Our in vitro data showed that EGF treatment of MSCs further promotes secretion of VEGF and HGF, but not bFGF (Figure 4), in agreement with a previous study . Both VEGF and HGF play a pivotal role in MSC-mediated accelerated wound healing through inducing angiogenesis and improving oxygen supplies to the ischemic tissues [7, 21, 68–70].
Thus, it is likely that soluble EGFR/ErbB1 ligands (TGF-, EGF and HB-EGF) enhance paracrine and autocrine functions of MSCs not only in vitro, but also in vivo, even in the inflammatory microenvironments within nonhealing wounded tissues. It is also likely that tethered EGF enhances paracrine and autocrine functions of MSCs in vitro as well as in vivo through strong and sustained activation of p42/44 MAPK pathway in the downstream of EGFR/ErbB1 . Both soluble and tethered EGFR/ErbB1 ligands are speculated to promote wound healing and tissue regeneration process through stimulating the secretion of angiogenic growth factors from transplanted MSCs in vivo. Further studies are warranted to elucidate the role of soluble EGFR/ErbB1 ligands and tethered EGF on the paracrine and autocrine effects of MSCs in vitro as well as in vivo.
3.3. Does EGF Enhance Therapeutic Potentials of MSC?
EGF stimulates cell proliferation and enhances self-renewal of MSCs, especially undifferentiated early progenitors within the MSC preparations in vitro. The presence of early progenitors is critical for MSC-based therapeutics, as MSCs from old donors and high passaged MSCs have decreased paracrine activity and reduced organ protective effects upon transplantation, presumably through loss of early progenitors [27, 29, 30, 36, 39]. EGF treatment also enhances cell motility, which is required for repopulation of MSCs within the wound bed. EGF treatment further increases paracrine secretion of VEGF and HGF, both of which enhance angiogenesis and promote wound healing and tissue regeneration also being stimulatory for the adherent cells resident within the wound bed. Taken together, it is reasonable to hypothesize that in vitro MSC treatment with EGFR/ErbB1 ligands enhances therapeutic potentials of MSCs. This could be tested by in vivo study.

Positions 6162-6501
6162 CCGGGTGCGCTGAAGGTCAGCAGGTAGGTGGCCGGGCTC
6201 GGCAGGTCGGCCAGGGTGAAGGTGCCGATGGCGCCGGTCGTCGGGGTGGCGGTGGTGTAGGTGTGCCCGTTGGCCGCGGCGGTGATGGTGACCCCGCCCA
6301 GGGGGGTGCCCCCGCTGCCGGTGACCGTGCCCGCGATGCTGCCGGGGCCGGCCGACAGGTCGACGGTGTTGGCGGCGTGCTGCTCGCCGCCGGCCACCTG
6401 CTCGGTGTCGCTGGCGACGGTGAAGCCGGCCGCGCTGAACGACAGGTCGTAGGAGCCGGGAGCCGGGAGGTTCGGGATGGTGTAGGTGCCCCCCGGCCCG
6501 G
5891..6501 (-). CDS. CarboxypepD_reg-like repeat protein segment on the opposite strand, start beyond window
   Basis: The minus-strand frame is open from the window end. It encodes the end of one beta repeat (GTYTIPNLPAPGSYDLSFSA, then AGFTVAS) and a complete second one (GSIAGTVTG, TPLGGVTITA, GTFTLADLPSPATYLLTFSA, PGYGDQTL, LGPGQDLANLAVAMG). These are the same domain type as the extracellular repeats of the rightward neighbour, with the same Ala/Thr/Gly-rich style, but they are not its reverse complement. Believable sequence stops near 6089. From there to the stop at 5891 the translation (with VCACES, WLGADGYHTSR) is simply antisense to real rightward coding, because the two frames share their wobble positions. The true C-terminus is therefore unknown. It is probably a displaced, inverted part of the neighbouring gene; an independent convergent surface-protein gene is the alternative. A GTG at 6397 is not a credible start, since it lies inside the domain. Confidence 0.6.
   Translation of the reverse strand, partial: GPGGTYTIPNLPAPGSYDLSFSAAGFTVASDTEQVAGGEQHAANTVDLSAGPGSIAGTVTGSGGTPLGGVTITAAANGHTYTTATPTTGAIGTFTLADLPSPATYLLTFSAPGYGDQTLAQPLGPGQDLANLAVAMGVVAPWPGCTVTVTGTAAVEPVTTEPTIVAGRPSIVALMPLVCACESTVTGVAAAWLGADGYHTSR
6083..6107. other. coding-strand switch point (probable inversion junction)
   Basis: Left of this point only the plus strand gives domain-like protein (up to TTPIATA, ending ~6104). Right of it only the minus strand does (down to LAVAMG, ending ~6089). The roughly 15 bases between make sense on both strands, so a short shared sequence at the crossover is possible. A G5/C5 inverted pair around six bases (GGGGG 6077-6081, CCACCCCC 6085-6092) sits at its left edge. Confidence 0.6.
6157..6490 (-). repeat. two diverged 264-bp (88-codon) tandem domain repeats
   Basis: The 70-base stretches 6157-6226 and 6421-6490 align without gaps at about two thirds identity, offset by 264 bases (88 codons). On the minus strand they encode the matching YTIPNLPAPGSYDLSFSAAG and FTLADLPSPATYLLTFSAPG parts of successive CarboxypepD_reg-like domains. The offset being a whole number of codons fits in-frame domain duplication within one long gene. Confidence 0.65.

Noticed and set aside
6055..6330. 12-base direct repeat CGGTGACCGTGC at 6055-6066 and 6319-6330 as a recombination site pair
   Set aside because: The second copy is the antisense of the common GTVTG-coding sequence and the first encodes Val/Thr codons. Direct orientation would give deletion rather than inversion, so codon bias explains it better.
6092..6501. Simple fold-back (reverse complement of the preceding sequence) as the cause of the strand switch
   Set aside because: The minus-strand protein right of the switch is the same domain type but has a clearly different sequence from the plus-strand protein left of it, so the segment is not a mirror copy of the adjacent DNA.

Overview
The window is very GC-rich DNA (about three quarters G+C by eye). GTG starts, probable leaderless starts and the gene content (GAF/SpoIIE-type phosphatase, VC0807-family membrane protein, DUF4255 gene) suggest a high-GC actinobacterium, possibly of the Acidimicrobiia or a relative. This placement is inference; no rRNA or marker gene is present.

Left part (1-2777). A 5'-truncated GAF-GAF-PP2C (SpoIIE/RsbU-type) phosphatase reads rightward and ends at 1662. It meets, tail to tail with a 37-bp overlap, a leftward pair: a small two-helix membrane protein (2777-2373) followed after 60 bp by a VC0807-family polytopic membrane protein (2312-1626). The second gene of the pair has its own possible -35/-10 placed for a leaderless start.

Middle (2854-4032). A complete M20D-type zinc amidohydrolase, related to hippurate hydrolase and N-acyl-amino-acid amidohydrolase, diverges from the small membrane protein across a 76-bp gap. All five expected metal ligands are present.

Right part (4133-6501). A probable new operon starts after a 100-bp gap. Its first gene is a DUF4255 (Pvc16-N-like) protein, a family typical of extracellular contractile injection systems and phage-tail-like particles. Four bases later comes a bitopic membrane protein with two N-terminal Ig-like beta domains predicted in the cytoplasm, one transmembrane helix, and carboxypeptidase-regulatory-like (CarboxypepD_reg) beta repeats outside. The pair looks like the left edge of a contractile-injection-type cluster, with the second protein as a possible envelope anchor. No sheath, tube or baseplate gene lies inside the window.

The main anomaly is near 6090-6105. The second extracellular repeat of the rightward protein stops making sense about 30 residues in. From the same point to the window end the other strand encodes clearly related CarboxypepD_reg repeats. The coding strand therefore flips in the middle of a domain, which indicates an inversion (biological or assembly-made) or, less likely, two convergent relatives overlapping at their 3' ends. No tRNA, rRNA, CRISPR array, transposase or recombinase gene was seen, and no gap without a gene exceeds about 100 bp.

It is also reasonable to hypothesize that EGFR/ErbB1 stimulation on MSC enhances therapeutic potentials of MSCs in vivo, presumably through augmenting paracrine activity and exerting both mitogenic and motogenic activities of MSCs. Biodegradable scaffolds are a promising approach to support cell delivery, guide proliferation and differentiation of the cells . Drug delivery scaffolds or growth factor release scaffolds are also available, which enables the controlled release of growth factor . Availability of EGF is less predictable in vivo setting; however, EGF slow releasing scaffolds allow for better prediction of EGF concentration within microenvironments in vivo, thus, in vitro findings should be better translated to the in vivo settings and the role of EGF in MSC-based therapeutics could be better evaluated.